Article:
King is dead; long live the King!

Mining mafia may have killed Narendra Kumar but incidents like these only spur youngsters to join Indian Police Service.

Published: 12th March 2012 07:30 AM  |   Last Updated: 16th May 2012 06:33 PM   |  A+A-


HYDERABAD: The recent killing of Narendra Kumar Singh, an Indian Police Service (IPS) officer, by the mining mafia in Madhya Pradesh has not taken the sheen off the coveted services. “When someone is selected for IPS, it is expected that they join the services with a realistic expectation of responsibilities the job entails.

There have been blasts and attacks all over the world but it does not stop people from living a normal life,” observes M Aparna, an aspirant appearing for the Union Public Service Commission (UPSC) preliminary examinations on May 20.

With mock tests and rigorous preparations being the order of the day, the murder has not deterred city students from aiming for the uniformed service, the second most preferred stream after the Indian Administrative Services (IAS).

“Many officers have been targeted earlier for failing to toe the line.

The kidnap of Malkangiri district collector last year was one such incident.

After talking to my students, I can see that there is empathy for such incidents but no one wants to back out on their goals,” observes V Gopala Krishna, director of a UPSC training academy.

Being part of the country’s administrative set up has its share of perks and occupational hazards, a fact not lost on parents and family members of the aspirants. “For a moment I thought if this was the price an honest officer has to pay for doing his duty and whether the rigorous preparation my son is going through worthwhile.

However, watching the young officer’s parents on television, I saw the strength which comes with grief,” says Maitreyi Upadhyay, mother of Manuj who will be taking his second shot at the examination this year. The urge to contribute to the country and being an active participant in the functioning of a democracy drives a large number of youngsters to appear for the administrative examinations.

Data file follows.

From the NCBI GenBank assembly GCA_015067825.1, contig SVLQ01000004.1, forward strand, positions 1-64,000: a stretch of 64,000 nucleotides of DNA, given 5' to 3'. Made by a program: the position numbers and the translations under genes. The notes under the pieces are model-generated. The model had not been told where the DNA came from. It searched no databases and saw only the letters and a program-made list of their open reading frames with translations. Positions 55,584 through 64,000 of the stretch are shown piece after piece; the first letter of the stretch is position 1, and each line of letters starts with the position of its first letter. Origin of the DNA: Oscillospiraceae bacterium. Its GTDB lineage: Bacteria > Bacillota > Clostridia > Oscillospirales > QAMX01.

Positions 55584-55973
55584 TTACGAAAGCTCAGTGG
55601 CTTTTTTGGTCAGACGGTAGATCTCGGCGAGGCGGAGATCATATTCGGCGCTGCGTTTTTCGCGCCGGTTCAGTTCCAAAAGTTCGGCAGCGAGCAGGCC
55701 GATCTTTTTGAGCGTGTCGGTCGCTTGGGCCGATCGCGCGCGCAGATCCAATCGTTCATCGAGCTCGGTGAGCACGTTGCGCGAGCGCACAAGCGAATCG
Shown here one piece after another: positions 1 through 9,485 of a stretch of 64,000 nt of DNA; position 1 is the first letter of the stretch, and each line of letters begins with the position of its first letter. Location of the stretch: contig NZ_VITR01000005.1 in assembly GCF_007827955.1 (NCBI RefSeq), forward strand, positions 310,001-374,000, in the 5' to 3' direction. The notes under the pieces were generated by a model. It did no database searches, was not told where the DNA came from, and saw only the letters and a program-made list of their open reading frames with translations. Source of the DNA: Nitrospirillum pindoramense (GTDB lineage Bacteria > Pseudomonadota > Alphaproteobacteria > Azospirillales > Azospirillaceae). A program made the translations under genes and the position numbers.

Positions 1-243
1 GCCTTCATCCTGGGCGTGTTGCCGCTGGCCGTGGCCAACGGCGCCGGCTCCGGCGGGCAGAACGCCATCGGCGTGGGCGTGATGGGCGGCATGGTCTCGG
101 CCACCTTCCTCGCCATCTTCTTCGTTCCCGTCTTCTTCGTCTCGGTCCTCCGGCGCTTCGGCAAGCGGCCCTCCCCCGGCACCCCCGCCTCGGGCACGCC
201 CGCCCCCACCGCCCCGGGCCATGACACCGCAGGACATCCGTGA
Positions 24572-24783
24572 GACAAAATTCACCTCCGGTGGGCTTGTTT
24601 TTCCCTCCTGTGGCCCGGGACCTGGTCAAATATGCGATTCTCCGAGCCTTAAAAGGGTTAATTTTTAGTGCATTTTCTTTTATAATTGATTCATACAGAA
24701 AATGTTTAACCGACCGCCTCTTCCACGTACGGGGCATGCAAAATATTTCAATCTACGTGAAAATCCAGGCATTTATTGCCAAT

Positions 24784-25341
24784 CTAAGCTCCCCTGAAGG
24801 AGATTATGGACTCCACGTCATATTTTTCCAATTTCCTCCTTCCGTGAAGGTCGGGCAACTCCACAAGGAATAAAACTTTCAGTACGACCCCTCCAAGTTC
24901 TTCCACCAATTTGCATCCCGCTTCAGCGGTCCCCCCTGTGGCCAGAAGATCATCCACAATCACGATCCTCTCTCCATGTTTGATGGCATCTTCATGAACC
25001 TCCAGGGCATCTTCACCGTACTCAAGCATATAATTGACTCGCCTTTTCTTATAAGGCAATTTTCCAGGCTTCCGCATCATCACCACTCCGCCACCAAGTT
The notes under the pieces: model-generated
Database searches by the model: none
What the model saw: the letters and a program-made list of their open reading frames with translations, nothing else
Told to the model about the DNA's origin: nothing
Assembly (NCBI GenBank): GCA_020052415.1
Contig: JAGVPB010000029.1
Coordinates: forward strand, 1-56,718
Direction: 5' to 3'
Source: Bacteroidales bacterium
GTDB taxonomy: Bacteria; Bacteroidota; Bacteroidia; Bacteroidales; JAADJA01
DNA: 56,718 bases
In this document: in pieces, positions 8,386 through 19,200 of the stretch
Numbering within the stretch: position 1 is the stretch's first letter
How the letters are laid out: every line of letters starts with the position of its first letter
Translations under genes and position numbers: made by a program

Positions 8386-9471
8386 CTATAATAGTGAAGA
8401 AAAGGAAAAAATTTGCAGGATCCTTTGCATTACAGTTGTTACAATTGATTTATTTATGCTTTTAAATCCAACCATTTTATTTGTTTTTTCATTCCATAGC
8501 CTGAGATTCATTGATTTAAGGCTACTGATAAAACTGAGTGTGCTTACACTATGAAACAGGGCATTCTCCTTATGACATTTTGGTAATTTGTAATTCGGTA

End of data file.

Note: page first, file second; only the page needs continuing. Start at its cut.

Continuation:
“The security of a government job is only a part of it.

Most of the students who get through the services come from well-todo families and are qualified enough to work in MNCs and lead a comfortable life.

Most of them attribute their aim to get through UPSC for a better scope to do something for the society.

The anti-corruption drive by Anna Hazare has in effect changed the passivity of youngsters,” says V Gopala Krishna. He also cited incidents where the wards and siblings of officers have been drawn to the services due to the example set by them.

“I have seen at close quarters how dangerous it can be to take on the big names as my uncle has been at the receiving end of such threats for some time now in his capacity as an officer in charge of handling cases of national importance.

It does not stop him from doing his duty and enjoying what he does at the same time. It is a part of the job,” says P Harika, who would prefer to join IPS instead of IAS on qualifying the examinations

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